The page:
To explore a new combination of thermal treatment and gene therapy for hepatoma, a heat-inducible herpes simplex virus thymidine kinase/ganciclovir (HSV-TK/GCV) gene therapy system was developed in which thermal energy generated by Mn0.5Zn0.5Fe2O4 nanoparticles (MZF-NPs) under an alternating magnetic field was used to activate gene expression.
First, a recombinant eukaryotic plasmid, pHsp 70-HSV-TK, was constructed as a target gene for therapy. This recombinant plasmid was used to transfect SMMC-7721 hepatoma cells and the gene expression was evaluated. Magnet-induced heating was then applied to cells to assess the antihepatoma effects of the polyethylenimine (PEI)-MZF-NPs/pHsp 70-HSV-TK/GCV complex, in vitro and in vivo.
The results showed that cells were successfully transfected with pHsp 70-HSV-TK and that expression levels of HSV-TK remained stable. Both in vitro and in vivo results indicated that the combination of gene therapy and heat treatment resulted in better therapeutic effects than heating-alone group. The rates of apoptosis and necrosis in the combined treatment group were 49.0% and 7.21%, respectively. The rate of inhibition of cell proliferation in the combined treatment group was significantly higher (87.5%) than that in the heating-alone group (65.8%; P<0.01). The tumor volume and mass inhibition rates of the combined treatment group were 91.3% and 87.91%, respectively, and were significantly higher than the corresponding rates of the heating-alone group (70.41% and 57.14%; P<0.01). The expression levels of Stat3 and Bcl-xL messenger RNA and p-Stat3 and Bcl-xL protein in the combined treatment group were significantly lower than those in the other groups (P<0.01). The expression levels of Bax messenger RNA and protein in the recombinant plasmid group were significantly higher than those in the other groups (P<0.01).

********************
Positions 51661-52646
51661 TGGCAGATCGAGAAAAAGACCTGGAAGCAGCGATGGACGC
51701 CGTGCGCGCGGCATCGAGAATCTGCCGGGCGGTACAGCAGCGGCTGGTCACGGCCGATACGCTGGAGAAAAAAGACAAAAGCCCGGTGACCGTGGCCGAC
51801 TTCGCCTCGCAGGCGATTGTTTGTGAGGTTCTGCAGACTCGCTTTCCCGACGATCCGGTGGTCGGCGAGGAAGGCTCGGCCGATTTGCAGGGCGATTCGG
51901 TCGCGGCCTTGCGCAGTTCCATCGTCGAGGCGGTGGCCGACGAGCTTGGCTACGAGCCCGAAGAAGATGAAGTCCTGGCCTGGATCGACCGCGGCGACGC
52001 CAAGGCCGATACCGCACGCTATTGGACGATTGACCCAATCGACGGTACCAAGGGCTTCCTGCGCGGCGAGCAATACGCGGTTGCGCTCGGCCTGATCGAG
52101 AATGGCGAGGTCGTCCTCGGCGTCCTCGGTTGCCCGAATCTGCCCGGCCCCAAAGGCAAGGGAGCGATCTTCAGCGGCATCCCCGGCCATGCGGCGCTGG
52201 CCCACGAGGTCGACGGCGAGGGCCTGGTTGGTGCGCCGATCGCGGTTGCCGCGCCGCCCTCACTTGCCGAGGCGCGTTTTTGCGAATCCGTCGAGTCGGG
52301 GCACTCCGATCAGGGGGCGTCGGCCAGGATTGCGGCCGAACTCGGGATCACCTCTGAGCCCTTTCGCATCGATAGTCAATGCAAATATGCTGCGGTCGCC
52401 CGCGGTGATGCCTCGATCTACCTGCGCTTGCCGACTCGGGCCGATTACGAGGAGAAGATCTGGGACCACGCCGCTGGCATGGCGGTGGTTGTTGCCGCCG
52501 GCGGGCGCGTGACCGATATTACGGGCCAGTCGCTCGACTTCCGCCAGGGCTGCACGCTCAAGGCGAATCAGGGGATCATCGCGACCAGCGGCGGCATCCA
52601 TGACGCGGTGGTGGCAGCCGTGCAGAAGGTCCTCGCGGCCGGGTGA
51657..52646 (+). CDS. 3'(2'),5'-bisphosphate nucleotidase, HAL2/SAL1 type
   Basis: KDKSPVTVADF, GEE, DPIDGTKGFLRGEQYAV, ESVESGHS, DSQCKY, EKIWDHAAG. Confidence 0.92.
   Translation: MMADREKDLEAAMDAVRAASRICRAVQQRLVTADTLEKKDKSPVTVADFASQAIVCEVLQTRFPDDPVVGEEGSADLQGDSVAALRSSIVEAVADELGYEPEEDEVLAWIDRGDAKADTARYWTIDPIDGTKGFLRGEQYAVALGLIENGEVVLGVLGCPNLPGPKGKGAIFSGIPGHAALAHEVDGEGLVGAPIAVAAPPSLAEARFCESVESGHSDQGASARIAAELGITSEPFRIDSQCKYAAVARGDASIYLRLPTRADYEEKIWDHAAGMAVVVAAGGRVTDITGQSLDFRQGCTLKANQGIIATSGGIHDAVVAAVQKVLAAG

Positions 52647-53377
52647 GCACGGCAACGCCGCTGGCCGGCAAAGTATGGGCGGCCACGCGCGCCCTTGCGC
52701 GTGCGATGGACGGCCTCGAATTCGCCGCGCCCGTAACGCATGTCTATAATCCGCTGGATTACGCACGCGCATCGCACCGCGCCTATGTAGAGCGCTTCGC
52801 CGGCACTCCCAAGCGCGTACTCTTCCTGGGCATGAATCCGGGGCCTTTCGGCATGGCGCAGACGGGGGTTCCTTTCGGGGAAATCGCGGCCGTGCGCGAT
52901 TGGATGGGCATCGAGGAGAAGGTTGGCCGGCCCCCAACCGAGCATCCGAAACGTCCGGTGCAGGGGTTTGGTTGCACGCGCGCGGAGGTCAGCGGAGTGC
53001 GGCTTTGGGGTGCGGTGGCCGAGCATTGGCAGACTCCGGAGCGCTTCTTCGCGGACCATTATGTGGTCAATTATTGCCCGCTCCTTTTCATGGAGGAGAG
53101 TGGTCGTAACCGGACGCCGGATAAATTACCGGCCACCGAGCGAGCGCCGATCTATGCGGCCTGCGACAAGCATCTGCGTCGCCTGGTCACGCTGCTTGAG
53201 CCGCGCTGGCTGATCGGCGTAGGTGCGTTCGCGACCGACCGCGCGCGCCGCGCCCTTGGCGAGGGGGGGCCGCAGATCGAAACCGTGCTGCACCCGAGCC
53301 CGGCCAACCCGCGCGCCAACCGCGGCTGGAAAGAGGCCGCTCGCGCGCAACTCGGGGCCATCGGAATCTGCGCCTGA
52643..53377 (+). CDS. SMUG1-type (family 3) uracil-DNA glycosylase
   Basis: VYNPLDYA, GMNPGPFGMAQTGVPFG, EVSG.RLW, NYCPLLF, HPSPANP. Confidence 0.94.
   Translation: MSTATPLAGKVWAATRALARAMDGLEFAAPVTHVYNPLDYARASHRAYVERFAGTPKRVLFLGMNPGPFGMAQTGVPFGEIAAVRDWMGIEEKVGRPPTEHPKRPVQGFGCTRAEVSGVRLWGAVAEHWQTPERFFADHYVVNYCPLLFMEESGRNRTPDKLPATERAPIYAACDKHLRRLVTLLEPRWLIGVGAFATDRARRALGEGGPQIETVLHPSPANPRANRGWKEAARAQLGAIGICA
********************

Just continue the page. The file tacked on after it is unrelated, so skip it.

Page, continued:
It can therefore be concluded that the combined application of heat treatment and gene therapy has a synergistic and complementary effect and that PEI-MZF-NPs can simultaneously act both as a nonviral gene vector and a magnet-induced source of heat, thereby representing a viable approach for the treatment of cancer.